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Facts About Tulips

15 Things You Never Knew About Tulips

Image Source: Julie Blanner

It's not Spring until the first tulip blossoms make their much-anticipated appearance. To celebrate these lovely perennials, we've gathered the most bizarre, historic, and all around interesting facts we could find on them.

Check them out below and then start fantasizing about all the beautiful ways you can display your stems.

1. Tulips originated in Central Asia hundreds of years ago and were brought to Turkey, where they became an important part of the local culture

2. The word "tulip" comes from the Turkish word for turban. This name is sometimes attributed to the tulip's turban-like shape and other times is thought to have been because the Turkish would wear a tulip stem in their turbans

3. Tulips migrated to Europe in the mid 16th century and where a phenomenon in the Netherlands by the 17th century

4. So called Tulip Mania hit during the Dutch Golden Age, causing the tulip market to bubble to huge proportions before crashing down. It was one of the first-ever speculative market bubbles

5. At the peak of Tulip Mania, from around 1634-1637, some single bulbs were said to be priced more than ten times the annual income of wealthy skilled craftsman

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6. The Netherlands are still the world's largest producer and exporter of tulips worldwide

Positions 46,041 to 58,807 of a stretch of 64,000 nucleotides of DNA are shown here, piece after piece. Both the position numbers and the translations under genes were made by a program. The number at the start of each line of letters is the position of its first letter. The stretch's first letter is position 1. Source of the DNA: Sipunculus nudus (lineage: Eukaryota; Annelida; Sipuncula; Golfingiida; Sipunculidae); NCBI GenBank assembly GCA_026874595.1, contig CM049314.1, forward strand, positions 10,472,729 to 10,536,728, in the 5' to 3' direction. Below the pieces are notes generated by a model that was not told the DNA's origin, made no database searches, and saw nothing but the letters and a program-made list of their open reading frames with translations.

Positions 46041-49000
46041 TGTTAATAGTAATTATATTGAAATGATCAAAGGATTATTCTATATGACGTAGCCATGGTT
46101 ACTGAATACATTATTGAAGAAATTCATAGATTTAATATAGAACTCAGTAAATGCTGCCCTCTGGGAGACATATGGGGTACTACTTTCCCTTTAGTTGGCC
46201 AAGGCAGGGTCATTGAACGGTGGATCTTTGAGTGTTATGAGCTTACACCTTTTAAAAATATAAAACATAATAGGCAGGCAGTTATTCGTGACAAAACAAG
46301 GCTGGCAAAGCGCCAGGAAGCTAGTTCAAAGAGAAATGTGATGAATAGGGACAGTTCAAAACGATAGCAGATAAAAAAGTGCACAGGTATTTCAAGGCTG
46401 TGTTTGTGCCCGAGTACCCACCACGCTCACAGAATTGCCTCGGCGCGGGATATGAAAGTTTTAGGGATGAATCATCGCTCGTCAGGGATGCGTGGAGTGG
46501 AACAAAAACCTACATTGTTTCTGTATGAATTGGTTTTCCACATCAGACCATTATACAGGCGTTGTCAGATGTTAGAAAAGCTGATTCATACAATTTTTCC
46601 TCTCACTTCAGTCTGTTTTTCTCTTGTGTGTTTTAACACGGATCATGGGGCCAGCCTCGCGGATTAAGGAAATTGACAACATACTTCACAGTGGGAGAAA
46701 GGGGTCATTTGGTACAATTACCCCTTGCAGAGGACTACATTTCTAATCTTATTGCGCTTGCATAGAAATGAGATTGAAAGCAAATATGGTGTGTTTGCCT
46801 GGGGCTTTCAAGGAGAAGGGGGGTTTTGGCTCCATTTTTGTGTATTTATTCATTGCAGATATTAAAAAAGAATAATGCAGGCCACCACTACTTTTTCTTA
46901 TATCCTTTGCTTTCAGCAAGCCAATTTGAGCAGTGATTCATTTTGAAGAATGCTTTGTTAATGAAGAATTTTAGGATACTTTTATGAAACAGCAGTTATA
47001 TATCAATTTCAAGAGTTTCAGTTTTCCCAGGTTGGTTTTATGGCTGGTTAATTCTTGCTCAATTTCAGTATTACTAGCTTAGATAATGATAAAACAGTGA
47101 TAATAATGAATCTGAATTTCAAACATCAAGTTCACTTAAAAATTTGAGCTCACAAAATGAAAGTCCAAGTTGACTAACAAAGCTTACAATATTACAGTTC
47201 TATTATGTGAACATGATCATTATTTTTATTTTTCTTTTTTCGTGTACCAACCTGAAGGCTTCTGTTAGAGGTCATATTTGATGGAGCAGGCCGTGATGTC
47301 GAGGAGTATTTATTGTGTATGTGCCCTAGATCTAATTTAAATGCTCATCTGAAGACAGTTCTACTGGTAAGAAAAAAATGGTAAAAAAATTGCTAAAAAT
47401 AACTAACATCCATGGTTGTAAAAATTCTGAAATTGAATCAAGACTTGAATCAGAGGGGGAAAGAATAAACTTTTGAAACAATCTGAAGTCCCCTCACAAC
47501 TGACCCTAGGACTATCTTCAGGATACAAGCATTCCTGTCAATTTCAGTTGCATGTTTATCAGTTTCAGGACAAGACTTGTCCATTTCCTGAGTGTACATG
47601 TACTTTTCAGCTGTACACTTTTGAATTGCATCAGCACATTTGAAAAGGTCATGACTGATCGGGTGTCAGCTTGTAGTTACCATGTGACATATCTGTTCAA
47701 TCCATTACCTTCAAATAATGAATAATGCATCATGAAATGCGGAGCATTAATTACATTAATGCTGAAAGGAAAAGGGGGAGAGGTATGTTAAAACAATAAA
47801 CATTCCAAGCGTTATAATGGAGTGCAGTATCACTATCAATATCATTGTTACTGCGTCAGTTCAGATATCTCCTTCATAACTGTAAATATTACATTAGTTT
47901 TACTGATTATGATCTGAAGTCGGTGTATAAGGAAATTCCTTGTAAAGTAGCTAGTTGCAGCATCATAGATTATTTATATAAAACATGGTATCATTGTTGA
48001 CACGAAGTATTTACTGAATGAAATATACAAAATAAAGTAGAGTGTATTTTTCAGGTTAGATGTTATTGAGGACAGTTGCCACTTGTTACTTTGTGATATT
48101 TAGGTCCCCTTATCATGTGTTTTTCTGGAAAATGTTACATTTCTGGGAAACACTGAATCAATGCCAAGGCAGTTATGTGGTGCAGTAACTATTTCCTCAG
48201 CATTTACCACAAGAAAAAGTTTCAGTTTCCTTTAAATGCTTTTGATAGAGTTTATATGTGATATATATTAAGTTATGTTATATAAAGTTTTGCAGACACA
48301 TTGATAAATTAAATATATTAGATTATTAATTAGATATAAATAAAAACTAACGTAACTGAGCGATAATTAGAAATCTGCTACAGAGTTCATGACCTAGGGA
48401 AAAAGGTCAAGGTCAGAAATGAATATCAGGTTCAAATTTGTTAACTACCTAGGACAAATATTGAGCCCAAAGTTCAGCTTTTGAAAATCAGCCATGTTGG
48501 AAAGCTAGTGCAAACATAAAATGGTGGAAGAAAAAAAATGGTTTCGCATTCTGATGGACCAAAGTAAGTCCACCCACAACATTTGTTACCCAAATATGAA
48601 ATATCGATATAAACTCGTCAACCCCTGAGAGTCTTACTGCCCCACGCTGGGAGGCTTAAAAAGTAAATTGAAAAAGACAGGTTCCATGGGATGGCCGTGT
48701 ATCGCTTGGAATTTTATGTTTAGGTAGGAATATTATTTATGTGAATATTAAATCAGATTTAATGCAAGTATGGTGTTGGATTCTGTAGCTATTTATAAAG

7. There are 75 recognized species of tulips and over 3000 varieties

8. The gorgeous streaking that paints the petals of some tulips was originally caused by a viral infection, but today this desirable broken coloring effect is the deliberate result of breeding

9. Tulips start as bulbs, which are living plants with self-contained nutrients rather than seeds

10. Bulbs must be planted in the Fall if they are to blossom in the Spring because a long, dormant period of cool temperatures is needed in order for the biochemistry to occur that causes them to flower

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11. Tulips can also be "forced" into blooming if they are stored in a cold place like the refrigerator for a minimum of 12 weeks

12. Tulips are part of the Lily family and are classified a herbaceous perennials

13. Their petals are said to be edible, but unpleasant tasting; however, we don't recommend eating them

14. They come in a myriad of colors but the most famous is Queen of the Night, a dark and dramatic purple so deep it looks black

15. Blossoms are impressively symmetrical in most varieties

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